Aspects of Siva and Sakti in Indian Art is based on the literary and archaeological data pertaining to various forms-theriomorphic, anthropomorphic, and phallic of Siva and Sakti, which are depicted in Indian art from the earliest times to the Cola period. The concept of Siva and Sakti, the fundamental of creation in Indian philosophy, has been discussed elaborately in the ancient texts, while the temples, icons and paintings from the material expression of this concept with a holistic understanding almost all the significant aspects of Siva and Sakti narrations with their philosophical explanations have been incorporated in the proposed work. The long time span selected for this study helps demarcating the formulation, development and elaboration of the concept, as well as the artistic amplitude of Siva and Sakti in the art and culture of India.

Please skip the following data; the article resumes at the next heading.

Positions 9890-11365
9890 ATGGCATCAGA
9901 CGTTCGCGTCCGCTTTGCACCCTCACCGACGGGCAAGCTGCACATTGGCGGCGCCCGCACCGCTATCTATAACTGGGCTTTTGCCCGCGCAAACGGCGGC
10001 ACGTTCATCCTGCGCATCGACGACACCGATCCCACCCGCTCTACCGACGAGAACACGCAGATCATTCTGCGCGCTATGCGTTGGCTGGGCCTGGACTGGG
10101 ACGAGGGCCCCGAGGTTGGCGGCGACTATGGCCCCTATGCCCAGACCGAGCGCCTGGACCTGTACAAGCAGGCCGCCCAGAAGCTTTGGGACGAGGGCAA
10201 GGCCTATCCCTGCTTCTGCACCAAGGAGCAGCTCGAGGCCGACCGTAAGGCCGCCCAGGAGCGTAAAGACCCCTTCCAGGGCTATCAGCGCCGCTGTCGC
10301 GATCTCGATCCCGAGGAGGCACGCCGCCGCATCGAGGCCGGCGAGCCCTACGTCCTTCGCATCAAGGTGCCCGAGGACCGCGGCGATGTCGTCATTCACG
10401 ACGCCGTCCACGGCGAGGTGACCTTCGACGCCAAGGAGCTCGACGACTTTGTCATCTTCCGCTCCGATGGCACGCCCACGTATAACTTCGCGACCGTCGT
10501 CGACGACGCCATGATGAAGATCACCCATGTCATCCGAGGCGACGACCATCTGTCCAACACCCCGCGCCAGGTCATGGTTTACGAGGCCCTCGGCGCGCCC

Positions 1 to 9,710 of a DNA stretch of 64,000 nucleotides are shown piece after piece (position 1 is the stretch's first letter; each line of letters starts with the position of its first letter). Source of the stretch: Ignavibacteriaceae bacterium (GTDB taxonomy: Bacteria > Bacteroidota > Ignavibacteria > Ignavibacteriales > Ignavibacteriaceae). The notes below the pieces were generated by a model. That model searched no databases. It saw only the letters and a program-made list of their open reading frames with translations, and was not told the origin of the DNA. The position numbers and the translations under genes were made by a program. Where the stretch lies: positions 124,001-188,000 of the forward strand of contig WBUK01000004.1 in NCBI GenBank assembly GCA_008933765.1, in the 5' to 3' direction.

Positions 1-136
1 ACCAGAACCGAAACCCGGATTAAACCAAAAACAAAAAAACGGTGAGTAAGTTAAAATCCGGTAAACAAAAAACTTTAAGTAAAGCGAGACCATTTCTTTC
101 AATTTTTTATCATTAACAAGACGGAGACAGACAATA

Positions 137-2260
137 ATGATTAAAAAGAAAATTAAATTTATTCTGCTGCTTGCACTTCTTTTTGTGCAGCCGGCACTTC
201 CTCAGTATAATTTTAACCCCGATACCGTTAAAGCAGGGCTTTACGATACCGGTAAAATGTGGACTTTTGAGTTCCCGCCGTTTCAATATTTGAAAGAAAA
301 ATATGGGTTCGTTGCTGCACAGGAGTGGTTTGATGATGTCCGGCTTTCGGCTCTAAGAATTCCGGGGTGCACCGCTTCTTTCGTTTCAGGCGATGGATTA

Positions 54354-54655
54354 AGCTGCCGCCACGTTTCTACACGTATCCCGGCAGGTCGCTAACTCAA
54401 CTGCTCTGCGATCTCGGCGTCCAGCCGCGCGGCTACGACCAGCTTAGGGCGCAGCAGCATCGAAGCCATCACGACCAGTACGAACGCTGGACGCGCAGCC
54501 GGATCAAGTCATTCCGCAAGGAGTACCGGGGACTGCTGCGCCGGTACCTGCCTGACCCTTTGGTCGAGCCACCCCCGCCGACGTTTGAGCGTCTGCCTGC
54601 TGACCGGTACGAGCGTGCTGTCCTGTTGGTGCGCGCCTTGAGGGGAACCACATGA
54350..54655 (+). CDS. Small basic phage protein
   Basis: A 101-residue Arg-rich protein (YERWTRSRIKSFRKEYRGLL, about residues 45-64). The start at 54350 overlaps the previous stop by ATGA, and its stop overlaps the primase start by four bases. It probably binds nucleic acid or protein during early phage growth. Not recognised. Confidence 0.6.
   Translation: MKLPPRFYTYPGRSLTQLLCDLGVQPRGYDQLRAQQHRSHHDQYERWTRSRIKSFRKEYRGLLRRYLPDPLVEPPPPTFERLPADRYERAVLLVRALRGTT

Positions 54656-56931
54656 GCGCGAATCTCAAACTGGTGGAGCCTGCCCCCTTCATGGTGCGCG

The subject matter of the present work has been divided into six chapters: Introduction; Siva and Sakti in Indian Literature; Iconography of Siva and Sakti; Siva in Indian Art; Sakti in Indian Art; and Conclusion, besides two Appendices on Popular Deities of Siva and Sakti Family (especially Ganesa, Karttikeya, Nandi, and related allies) and Siva and Sakti in Indian Architecture; apart for a detailed Bibliography and 106 figures and 2 maps provide reading references and visual data.
The present work reflects the abstract and views of to ascertain the place, importance, role as well as theme of depiction of Siva and Sakti through the ages and phases of art, philosophy, literarily and iconographically faith in Saivism is an outgrowth of religion. The phallic emblem of Siva as found in the ruins of Indus Valley Civilizations, is even toda. an object of worship among the followers of Saivism. It is a living faith all over India, Saivism in its characteristic prevalent form worship of Siva and Sakti in union, i.e., the symbolic form of a Lingam and Yoni.
This monograph is especially self-explanatory and fruitful for art-lovers and the scholars of religious history of art and iconography.